The Struggles Of The Grammar Nerd
College Life |  Source: N. Leeper, Shutterstock

The Struggles Of The Grammar Nerd

Take a look it's in a book.

1. When someone uses the wrong form of your/you're.

2. Or the wrong form of they're/there/their.

3. When someone doesn't use the Oxford comma.

4. When you post something on social media/send a text and accidentally misspell something or use incorrect grammar.

5. When you really want to correct your friend's grammar but you also don't want to be that person.

6. When people speak in text lingo.

7. When someone doesn't use proper punctuation.

8. When your friends always ask you to proofread their papers...

9. When someone uses a double negative...

10. When someone doesn't know the difference between affect and effect.

11. When someone doesn't use an apostrophe when signifying that something is possessive.

12. Or, when someone uses an apostrophe to make a word plural.

13. When you're listening to a song and the singer uses incorrect grammar.

14. And finally, when somebody tells you that you're a grammar nerd.

<div class="apester-media" data-media-id="5978df24ab8ce93f38ccafc7" height="350"></div><script async src=""></script>

Image Alt
College Life | 

Three Major Things Professors Look for in a College Paper

If your professor read your paper back to you aloud, would you be embarrassed?

Every professor evaluates papers differently. Some are looking for creativity and don't care if your paper has a couple typos. Others are sticklers for grammar and spelling, and take off points for a misplaced comma.

In almost all cases, however, there are a few common factors that you can pretty much assume any professor will want to see in a paper.

1. Did you understand the assignment? Read the assignment carefully as soon as you get it. Make sure you completely understand it. If you're unclear, ask your professor questions right away. Also, pay attention to verbs, because they tell you what to do. There's a big difference between "summarizing" and "comparing," for instance. Understanding the assignment is super basic, but can be easy to screw up.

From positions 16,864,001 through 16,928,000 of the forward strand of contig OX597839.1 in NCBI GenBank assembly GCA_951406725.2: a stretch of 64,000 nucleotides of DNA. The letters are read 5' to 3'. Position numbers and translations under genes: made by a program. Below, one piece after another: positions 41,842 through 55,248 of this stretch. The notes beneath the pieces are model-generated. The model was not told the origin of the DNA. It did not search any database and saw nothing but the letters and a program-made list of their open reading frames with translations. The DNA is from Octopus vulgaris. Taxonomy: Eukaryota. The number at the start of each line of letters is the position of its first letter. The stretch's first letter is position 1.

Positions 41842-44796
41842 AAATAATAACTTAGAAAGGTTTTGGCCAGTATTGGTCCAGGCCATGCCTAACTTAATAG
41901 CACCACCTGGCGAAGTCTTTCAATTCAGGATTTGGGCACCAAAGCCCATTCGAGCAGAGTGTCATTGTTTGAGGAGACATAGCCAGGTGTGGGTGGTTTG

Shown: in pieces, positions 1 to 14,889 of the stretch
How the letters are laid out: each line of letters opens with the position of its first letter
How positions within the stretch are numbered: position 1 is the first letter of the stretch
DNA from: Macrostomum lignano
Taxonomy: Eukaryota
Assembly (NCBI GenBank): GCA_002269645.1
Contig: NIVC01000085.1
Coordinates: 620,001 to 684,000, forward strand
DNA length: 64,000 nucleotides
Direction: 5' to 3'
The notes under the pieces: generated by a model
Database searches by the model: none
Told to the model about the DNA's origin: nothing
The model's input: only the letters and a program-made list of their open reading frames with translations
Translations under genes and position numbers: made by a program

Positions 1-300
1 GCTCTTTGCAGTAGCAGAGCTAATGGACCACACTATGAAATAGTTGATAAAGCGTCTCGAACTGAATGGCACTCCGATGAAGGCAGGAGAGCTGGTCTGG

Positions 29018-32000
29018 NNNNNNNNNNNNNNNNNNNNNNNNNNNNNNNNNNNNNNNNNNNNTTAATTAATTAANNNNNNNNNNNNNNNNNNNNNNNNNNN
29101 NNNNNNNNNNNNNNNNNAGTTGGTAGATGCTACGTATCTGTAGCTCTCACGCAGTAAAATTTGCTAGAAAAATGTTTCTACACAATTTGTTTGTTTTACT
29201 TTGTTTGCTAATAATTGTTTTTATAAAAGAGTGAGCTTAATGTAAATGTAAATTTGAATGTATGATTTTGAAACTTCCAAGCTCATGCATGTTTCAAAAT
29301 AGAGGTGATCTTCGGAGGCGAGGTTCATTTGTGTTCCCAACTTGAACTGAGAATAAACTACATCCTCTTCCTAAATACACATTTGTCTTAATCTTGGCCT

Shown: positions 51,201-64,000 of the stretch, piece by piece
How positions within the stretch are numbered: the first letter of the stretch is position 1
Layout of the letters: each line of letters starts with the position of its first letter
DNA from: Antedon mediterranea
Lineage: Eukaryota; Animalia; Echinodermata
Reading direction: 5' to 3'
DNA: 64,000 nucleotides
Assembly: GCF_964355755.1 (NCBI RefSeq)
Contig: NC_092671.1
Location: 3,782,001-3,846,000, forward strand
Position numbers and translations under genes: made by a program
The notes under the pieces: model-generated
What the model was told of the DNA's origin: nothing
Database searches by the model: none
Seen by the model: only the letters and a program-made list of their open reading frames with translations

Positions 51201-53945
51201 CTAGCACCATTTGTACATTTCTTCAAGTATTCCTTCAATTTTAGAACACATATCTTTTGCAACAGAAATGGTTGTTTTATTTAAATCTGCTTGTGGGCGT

2. Did you make an original argument and support it? Nearly all college papers need an original argument (or thesis) and evidence that supports it. Welcome to college writing life. Professors want to see that you can formulate an opinion and use research to back it up. Your mission is to convince your professor of your way of thinking.

3. Did you show that you learned something through the assignment? A writing assignment is a learning experience. Professors create writing assignments because they want you think about something in a certain way--so, use your head. Your paper should be thoughtful and informative. It should look like you spent time on it; and didn't throw it together three beers deep.

You'll be in good shape if your paper hits all these points. That being said, this list is not a foolproof strategy. Your professor might want to see other things, as well. The better you understand your professor's requirements, the less confusing (and painful) writing can be.

Word to your flocker.

Image Alt
College Life |  Source: Goran Djukanovic

Here's How I Became an E-book Author

I'm a college student, and I still found the time.

Wouldn't it be great to to tell people you're an author? Moreover, wouldn't it be great to create something once, and then sell it hundreds or even thousands of times again? If you'd like to become and author, and sell you're writing, then writing an e-book may be for you.

E-books are great because they cost almost nothing to make, and you can market them easily thanks to social media. An e-book won't make you a millionaire, but if you do it right, you could potentially end up making a lot.

I wrote one last fall semester, and I'm about to finish up two more. On average, it takes me anywhere from a week to a month to finish an e-book.

Anyone, even a busy college student, can write one. The trick is to find out what you're good at, reclaim lost time, and have serious work sessions.

You might think you're not an expert on anything, but you probably are. It doesn't have to be related to your major, or your job. Seriously, if you love yoyoing in your spare time then write an ebook about yoyoing. Pick something you know well, and something you could talk about all day.

Next, find other e-books on that topic. See if there's any way you can improve what's already out there. Are they missing something? Are they poorly written? Most of the time, they're not perfect, so find their weaknesses or questions they don't answer and substantiate them in your your e-book.

Now it's writing time. This is the easiest part for some and the hardest part for others. First, make an outline. Yes, like those annoying outlines you were forced to do in high school English classes. Then, start writing. Don't worry about writing badly, just write. You'll edit it later.